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Quantitative Analysis of the Characteristics of Sacral Giant Cell Tumors Using Contrast-Enhanced Computed Tomography

AUTHORS

Jun Yang 1 , Qinqing Li 1 , *

1 Department of Radiology, Yunnan Cancer Hospital, The Third Affiliated Hospital of Kunming Medical University, Yunnan, China

How to Cite: Yang J, Li Q. Quantitative Analysis of the Characteristics of Sacral Giant Cell Tumors Using Contrast-Enhanced Computed Tomography, Iran J Radiol. 2019 ; 16(1):e66372. doi: 10.5812/iranjradiol.66372.

ARTICLE INFORMATION

Iranian Journal of Radiology: 16 (1); e66372
Published Online: November 20, 2018
Article Type: Research Article
Received: January 16, 2018
Revised: May 21, 2018
Accepted: September 17, 2018
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Abstract

Background: Although CT morphological characteristics of giant cell tumors (GCTs) of the sacrum have been reported in the literature, the enhanced CT quantitative characteristics of GCTs have not been extensively evaluated.

Objectives: The aim of our study was to analyze the enhancement characteristics of giant cell tumors of the sacrum.

Patients and Methods: Sixty-one cases were reviewed, including 20 GCTs, 22 sacral chordomas (SCs) and 19 sacral schwannomas (SSs). The CT images of all the three types of tumors were retrospectively analyzed. The enhancement index (EI) of each mass was calculated by the formula: EI(a/v) = [D(a/v) - D(pre)]/D(pre), where D(a/v) was the density of the mass on the enhanced CT (a = arterial phase; v = portal venous phase), and D(pre) was the density of the mass on the pre-enhanced images. The maximum enhancement (Emax) was determined by the following equation: Emax = D(v) - D(pre). The parameters of the different enhancement phases among the 3 groups were compared with One-way ANOVA.

Results: On the noncontrast images, the densities of the SCs were lower than those of the GCTs and SSs, but there was no difference between the GCTs and SSs (P > 0.05). In the arterial phase, the EIa of the GCTs was the highest among the three groups (P < 0.05), and that of the SCs was the lowest. In the venous phase, the EIv of the GCTs was higher than that in the arterial phase and was also the highest among the three groups (P < 0.05). A difference was found among the groups, namely, the GCTs, SCs, and SSs (P < 0.05). The EIa and EIv of the SCs were the lowest among the three groups. The Emax of the GCTs was the highest among the three groups (P < 0.05).

Conclusion: Quantitative analysis of the characteristics of contrast-enhanced CT is a useful method for diagnosing sacral GCTs and differentiating these tumors from SCs and SSs.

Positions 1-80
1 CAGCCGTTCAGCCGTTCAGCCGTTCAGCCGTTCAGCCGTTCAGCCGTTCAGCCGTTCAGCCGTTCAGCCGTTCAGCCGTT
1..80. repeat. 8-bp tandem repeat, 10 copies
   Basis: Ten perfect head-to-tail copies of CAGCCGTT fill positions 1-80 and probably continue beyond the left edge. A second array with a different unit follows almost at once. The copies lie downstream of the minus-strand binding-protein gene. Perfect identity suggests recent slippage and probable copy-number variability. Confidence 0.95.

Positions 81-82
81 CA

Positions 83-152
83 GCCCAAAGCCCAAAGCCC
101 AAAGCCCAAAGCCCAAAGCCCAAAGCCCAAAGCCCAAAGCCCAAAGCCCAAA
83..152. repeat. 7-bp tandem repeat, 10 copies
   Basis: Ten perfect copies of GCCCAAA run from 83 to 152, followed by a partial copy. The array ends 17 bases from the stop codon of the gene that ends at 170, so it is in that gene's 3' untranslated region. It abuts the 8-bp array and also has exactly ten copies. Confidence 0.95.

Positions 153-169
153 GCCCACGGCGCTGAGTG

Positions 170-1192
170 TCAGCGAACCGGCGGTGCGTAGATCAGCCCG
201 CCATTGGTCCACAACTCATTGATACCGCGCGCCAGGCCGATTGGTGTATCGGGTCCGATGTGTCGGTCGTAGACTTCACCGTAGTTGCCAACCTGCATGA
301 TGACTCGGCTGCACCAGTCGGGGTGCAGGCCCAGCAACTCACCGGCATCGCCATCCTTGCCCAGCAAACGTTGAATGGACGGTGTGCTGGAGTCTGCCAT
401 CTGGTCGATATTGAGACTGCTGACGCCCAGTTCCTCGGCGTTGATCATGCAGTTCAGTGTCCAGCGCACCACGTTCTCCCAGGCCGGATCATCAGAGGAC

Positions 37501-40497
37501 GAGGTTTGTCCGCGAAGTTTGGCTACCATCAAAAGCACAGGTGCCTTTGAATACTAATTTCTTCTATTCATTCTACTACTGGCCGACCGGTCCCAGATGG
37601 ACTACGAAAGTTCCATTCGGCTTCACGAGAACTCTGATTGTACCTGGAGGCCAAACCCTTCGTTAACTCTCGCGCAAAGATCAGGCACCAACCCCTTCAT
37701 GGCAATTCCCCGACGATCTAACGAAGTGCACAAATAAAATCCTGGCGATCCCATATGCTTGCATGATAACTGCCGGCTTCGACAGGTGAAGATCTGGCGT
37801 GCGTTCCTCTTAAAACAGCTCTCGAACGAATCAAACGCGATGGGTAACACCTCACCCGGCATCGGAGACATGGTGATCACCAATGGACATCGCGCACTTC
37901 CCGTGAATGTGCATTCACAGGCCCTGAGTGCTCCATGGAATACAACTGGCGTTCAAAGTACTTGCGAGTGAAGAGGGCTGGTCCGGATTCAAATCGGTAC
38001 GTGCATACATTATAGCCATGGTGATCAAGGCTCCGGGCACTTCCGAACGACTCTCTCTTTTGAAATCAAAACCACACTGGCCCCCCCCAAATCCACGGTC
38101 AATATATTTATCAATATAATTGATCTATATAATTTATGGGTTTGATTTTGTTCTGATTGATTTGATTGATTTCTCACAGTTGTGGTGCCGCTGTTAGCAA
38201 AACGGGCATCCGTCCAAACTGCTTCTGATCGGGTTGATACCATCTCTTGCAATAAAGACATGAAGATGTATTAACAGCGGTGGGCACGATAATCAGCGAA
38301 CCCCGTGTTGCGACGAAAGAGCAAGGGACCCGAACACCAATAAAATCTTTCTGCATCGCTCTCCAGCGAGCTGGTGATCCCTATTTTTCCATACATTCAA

Keywords

Giant Cell Tumor Sacrum Chordoma Schwannoma Computed Tomography Enhancement

Copyright © 2018, Author(s). This is an open-access article distributed under the terms of the Creative Commons Attribution-NonCommercial 4.0 International License (http://creativecommons.org/licenses/by-nc/4.0/) which permits copy and redistribute the material just in noncommercial usages, provided the original work is properly cited.

1. Background

Tumors of the sacrum are relatively rare entities, accounting for only 1% - 7% of overall clinical tumors of the spine (1, 2). The most common type of primary malignant tumor of the sacrum are sacral chordomas (SCs), which account for 50% of the primary sacral tumors (3). Giant cell tumors (GCTs), on the other hand, are the most common type of benign tumor of the sacrum (4). GCTs and other common primary tumors of the sacrum, including SCs and sacral schwannomas (SSs), have many clinical and conventional imaging similarities. These tumors often present with nonspecific complaints at early stages and are only found when the mass volume increases induced compression to the surrounding organs (2, 5). Preoperative diagnoses mainly rely on the medical imaging methods, such as X-ray, CT and MRI. Sacral GCTs and other tumors can display a combination of abdominal and posterior extensions, and often display as heterogeneous lesions with cystic areas, which can easily be confused by radiologists (5, 6).

CT is the preferred method for evaluating sacral lesions in case of suspected of sacral tumors based on clinical signs (6). Although some CT morphological features of sacral GCTs have been described in the literature, the assessment of enhanced CT characteristics of sacral GCTs have not been intensively evaluated.

2. Objectives

The purpose of our study was to find a new way to quantitatively evaluate the enhanced CT features of sacral GCTs and to compare these characteristics with those of other common primary tumors of the sacrum, namely, SCs and sacral SSs.

3. Patients and Methods

3.1. Patients

We retrospectively reviewed the data from 61 patients at our institution from January 2009 to February 2017; 20 patients presented with GCTs (16 women and 4 men), 22 patients with SCs (5 women and 17 men) and 19 patients with SSs (10 women and 9 men). The ethics committee of our research institution approved this retrospective study and waived the requirement for informed consent. The most common symptoms among all patients was lower lumbar or hip pain, which usually radiated to the perineum and/or thigh. Patients who had undergone previous surgeries, biopsies, chemotherapy, or radiation therapy were not included in our study. There were no local or distant metastases in any of the 61 enrolled patients, and the final diagnoses were confirmed by surgery or biopsy.

3.2. CT Protocols

All 61 patients underwent both non-contrast and contrast-enhanced CT scanning on a 16 slices spiral CT scanner (Sensation, Siemens, Erlangen, Germany) according to an established hospital protocol. Each scan covered the area from the iliac crest to the bottom of the pelvis. The scanning parameters were as follows: Section thickness/intervals = 2/3.0 mm; and reconstructed section thickness = 5 mm; tube voltage = 120 kV; and tube current = 200 mA. Iodine contrast material (300 mgL/mL), was injected intravenously at a rate of 4 ml/s within a dose of 2.0 mL/kg of body weight by using a high pressure injector. Then, 20 mL of saline was injected at the same rate immediately after to ensure complete delivery of the iodine. Two-phase enhancement CT images were acquired at the time intervals of 30 seconds (arterial phase) and 70 seconds (portal vein phase).